simple but very effective method. I clear plates, glasses, etc...,as
customers finish using them and that includes dinner plates. I know
that goes against one of the set-in-stone rules of table service
but...Tough. My customers like having elbow space.

All sarcasm aside...I clear as the customer finishes because I LIKE
having table space when I dine out. And, to me, there is nothing more
unappealing than having the remains of my dinner sitting in front of
me. It comes down to The Golden Rule once again.

But there are a few things to make you and your staff aware of. Guests
don't all finish their meals at the same time. So...When clearing
plates and so forth, I always explain why I'm clearing to those
customers who are slow diners. The last thing one wants is to give the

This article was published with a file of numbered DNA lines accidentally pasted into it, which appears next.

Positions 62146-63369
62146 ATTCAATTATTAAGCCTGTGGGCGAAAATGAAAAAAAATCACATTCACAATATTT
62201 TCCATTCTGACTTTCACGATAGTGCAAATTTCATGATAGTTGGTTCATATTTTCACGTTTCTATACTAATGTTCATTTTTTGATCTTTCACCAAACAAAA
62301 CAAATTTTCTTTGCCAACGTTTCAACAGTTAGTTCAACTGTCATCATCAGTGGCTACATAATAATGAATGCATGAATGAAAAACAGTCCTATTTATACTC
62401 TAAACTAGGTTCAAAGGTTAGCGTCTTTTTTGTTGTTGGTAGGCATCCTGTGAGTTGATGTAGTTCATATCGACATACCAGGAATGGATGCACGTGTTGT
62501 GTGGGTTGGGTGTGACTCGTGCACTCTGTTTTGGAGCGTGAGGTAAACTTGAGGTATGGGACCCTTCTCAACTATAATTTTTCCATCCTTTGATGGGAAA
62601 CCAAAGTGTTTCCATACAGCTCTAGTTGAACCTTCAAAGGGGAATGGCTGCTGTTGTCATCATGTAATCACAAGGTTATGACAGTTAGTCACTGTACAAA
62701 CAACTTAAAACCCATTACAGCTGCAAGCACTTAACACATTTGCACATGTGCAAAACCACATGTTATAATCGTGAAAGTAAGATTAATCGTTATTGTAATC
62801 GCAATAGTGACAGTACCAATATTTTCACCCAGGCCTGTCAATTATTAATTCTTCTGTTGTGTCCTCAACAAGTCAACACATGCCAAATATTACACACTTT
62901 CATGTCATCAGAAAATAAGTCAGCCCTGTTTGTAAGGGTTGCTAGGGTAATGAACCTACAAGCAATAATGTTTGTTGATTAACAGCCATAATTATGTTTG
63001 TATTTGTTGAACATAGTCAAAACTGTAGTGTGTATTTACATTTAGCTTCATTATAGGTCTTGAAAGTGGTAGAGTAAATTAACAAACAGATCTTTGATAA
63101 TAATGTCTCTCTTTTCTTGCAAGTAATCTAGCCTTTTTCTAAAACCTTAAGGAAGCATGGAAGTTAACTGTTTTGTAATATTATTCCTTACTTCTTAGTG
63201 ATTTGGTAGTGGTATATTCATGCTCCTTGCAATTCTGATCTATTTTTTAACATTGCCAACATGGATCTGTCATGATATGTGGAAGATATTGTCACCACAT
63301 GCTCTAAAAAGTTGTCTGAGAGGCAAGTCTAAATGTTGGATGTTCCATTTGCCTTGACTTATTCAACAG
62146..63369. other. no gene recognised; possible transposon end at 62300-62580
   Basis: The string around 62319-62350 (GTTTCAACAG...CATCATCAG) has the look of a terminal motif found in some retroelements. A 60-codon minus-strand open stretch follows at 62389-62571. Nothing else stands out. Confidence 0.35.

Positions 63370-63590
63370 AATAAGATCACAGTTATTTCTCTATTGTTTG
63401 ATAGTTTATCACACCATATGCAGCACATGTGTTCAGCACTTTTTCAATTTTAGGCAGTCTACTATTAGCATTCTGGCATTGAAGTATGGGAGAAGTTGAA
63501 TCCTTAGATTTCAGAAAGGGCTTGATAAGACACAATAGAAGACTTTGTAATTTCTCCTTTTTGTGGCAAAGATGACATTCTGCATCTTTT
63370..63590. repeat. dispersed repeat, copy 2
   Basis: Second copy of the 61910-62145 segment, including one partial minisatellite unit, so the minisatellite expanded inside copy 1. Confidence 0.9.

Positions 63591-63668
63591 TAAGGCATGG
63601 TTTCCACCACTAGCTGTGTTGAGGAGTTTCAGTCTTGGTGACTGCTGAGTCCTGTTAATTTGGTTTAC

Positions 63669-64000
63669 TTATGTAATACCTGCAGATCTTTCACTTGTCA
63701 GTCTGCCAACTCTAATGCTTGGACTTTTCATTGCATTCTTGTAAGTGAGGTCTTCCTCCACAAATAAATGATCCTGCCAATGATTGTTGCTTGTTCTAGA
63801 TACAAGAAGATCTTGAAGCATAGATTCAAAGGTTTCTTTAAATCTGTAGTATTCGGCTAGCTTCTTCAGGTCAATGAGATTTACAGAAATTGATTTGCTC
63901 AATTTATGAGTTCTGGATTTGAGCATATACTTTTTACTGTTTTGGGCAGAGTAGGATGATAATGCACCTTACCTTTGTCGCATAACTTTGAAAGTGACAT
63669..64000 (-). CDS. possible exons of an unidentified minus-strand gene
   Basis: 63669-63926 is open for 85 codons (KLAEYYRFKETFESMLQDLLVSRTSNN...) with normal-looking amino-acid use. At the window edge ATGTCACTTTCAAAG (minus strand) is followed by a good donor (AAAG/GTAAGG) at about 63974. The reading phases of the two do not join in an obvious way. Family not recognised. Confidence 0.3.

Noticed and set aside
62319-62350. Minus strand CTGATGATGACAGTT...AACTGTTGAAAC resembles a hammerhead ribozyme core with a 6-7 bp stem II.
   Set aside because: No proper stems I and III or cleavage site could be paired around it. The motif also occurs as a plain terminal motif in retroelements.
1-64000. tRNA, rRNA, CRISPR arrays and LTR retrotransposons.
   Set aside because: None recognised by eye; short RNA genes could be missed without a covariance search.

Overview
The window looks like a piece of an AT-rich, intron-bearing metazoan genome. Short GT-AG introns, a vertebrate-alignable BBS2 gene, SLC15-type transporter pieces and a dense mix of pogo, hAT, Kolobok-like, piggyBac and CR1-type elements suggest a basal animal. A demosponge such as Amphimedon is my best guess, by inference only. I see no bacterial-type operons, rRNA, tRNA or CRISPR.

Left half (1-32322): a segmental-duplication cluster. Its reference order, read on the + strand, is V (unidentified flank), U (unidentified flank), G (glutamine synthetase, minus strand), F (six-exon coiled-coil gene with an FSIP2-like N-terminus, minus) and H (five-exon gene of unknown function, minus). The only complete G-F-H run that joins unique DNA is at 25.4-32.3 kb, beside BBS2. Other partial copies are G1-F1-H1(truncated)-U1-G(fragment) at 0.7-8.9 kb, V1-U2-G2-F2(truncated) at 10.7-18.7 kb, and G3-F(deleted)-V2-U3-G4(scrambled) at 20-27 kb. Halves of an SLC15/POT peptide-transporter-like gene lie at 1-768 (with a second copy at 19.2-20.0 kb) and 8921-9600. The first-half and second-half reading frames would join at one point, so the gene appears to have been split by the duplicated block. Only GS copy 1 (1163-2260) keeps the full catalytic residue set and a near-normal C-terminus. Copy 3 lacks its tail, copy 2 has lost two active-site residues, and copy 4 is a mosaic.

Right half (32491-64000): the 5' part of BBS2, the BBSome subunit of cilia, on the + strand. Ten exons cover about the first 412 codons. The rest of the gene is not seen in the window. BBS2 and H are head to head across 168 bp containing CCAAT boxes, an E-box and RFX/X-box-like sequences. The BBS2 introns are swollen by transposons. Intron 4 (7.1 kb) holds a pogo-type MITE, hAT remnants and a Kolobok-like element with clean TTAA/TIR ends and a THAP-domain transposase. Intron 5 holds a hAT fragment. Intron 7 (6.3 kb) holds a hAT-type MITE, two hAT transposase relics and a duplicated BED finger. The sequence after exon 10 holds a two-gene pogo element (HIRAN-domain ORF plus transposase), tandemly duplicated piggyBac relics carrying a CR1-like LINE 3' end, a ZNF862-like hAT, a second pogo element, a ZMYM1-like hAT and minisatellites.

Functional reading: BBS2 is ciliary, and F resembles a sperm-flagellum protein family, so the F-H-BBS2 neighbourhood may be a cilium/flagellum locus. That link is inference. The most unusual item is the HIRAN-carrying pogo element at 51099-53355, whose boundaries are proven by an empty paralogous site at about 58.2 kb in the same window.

impression you're trying to rush the table. The funny thing is that
slow diners are usually the ones who appreciate this the most because
they can relax, chat with their friends and enjoy their meal. I do
offer coffee to those who have finished but I do not take dessert or
after dinner drink orders until EVERYONE at the table is finished. An
attempted dessert order is always deflected by suggesting a wait until
everyone is through with dinner and pointing out the dessert list and

And you will have customers who want to wait until everyone is through
with their meals. The answer on this one is easy...You do it.

I hope this helps you in your dilemma. Peace.